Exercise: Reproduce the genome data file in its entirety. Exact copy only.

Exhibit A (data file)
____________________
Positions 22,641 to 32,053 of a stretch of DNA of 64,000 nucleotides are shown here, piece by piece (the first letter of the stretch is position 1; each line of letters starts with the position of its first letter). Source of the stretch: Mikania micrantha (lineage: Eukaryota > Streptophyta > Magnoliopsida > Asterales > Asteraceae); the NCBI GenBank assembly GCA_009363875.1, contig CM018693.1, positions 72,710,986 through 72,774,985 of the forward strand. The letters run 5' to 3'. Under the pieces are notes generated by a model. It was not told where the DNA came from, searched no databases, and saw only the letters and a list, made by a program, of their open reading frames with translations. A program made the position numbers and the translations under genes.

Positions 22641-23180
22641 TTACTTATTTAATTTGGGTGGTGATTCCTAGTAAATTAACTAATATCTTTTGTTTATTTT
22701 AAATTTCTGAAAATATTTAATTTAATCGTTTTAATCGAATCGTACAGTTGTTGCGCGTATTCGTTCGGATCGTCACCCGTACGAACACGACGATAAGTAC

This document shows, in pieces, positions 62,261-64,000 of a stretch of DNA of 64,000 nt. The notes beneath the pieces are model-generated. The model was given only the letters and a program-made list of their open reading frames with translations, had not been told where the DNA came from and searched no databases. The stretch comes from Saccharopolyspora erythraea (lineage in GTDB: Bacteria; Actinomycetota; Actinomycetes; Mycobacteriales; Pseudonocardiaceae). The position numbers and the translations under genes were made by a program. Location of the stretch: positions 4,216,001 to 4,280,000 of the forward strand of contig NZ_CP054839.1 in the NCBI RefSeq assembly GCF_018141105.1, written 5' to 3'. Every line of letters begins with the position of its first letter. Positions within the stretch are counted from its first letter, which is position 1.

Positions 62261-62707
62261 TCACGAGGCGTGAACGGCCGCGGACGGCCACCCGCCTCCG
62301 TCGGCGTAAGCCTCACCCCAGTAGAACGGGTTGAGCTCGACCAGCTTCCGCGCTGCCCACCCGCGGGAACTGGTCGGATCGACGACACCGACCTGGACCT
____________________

Positions 22,641 to 32,053 of a stretch of DNA of 64,000 nucleotides are shown here, piece by piece (the first letter of the stretch is position 1; each line of letters starts with the position of its first letter). Source of the stretch: Mikania micrantha (lineage: Eukaryota > Streptophyta > Magnoliopsida > Asterales > Asteraceae); the NCBI GenBank assembly GCA_009363875.1, contig CM018693.1, positions 72,710,986 through 72,774,985 of the forward strand. The letters run 5' to 3'. Under the pieces are notes generated by a model. It was not told where the DNA came from, searched no databases, and saw only the letters and a list, made by a program, of their open reading frames with translations. A program made the position numbers and the translations under genes.

Positions 22641-23180
22641 TTACTTATTTAATTTGGGTGGTGATTCCTAGTAAATTAACTAATATCTTTTGTTTATTTT
22701 AAATTTCTGAAAATATTTAATTTAATCGTTTTAATCGAATCGTACAGTTGTTGCGCGTATTCGTTCGGATCGTCACCCGTACGAACACGACGATAAGTAC

This document shows, in pieces, positions 62,261-64,000 of a stretch of DNA of 64,000 nt. The notes beneath the pieces are model-generated. The model was given only the letters and a program-made list of their open reading frames with translations, had not been told where the DNA came from and searched no databases. The stretch comes from Saccharopolyspora erythraea (lineage in GTDB: Bacteria; Actinomycetota; Actinomycetes; Mycobacteriales; Pseudonocardiaceae). The position numbers and the translations under genes were made by a program. Location of the stretch: positions 4,216,001 to 4,280,000 of the forward strand of contig NZ_CP054839.1 in the NCBI RefSeq assembly GCF_018141105.1, written 5' to 3'. Every line of letters begins with the position of its first letter. Positions within the stretch are counted from its first letter, which is position 1.

Positions 62261-62707
62261 TCACGAGGCGTGAACGGCCGCGGACGGCCACCCGCCTCCG
62301 TCGGCGTAAGCCTCACCCCAGTAGAACGGGTTGAGCTCGACCAGCTTCCGCGCTGCCCACCCGCGGGAACTGGTCGGATCGACGACACCGACCTGGACCT